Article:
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Remember that the magnitude of gravitational field, f(r) set up by a homogenous object of mass M, radius R and r>R, is given by (r and R measured from the object's geometric center): [tex]f(r)=\frac{GM}{r^{2}}[/tex] That is, f varies inversely with the squared distance, and proportionally with the object's mass. Now, when comparing different objects (let's call them stars) and the individual gravitational fields they produce, insofar as their masses are equal and the respective distance are equal then they necessarily must have the same value, irrespective of whether you have a large, diffuse star or a tiny, dense star. As long as the "r" is not less than the R of the largest star, which would violate our condition and place us INSIDE the star, rather than outside. Thus, however you juggle the density and/or volume of your comparison object (yet keeping their product, i.e, mass equal to the other star's) this will in no way affect the gravitational field produced, at distances larger than the greates stars radius.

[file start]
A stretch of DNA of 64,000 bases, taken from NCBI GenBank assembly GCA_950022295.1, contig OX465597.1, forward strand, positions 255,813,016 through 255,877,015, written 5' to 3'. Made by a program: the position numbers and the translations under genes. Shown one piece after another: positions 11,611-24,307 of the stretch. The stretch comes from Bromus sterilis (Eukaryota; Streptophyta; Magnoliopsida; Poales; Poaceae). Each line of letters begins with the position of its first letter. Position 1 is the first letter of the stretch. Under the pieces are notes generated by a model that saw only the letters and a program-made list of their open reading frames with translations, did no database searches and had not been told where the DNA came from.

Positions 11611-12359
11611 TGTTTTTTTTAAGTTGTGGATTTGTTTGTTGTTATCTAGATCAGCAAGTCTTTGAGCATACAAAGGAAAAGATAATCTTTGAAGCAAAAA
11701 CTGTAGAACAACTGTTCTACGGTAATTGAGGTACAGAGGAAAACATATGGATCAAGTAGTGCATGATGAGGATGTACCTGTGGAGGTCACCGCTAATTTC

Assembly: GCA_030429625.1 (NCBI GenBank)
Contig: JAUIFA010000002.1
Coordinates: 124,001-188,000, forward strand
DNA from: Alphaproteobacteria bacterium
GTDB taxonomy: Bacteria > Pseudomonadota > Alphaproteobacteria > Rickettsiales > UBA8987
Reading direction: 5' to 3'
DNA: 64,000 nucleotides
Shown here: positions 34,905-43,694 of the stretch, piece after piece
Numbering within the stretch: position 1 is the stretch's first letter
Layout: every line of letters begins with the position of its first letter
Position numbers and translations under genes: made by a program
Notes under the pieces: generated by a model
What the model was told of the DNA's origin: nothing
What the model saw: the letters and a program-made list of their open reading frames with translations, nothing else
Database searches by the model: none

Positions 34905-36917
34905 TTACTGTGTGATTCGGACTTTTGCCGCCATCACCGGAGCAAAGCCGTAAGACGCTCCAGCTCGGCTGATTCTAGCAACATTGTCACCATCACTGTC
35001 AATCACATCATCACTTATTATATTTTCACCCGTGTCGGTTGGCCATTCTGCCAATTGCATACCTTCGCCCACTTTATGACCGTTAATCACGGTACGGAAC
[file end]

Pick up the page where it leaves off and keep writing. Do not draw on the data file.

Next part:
#11
Feb2308, 09:45 AM

P: 816

Great! Thank you, this is Einstein's theory is it now? I imgaine it as like standing on a trampoline in the middle, and if marbles wear able to go around the edge at a constant speed they would in theory orbit around me. Is there any theory on why space bends like this?




#12
Feb2308, 09:55 AM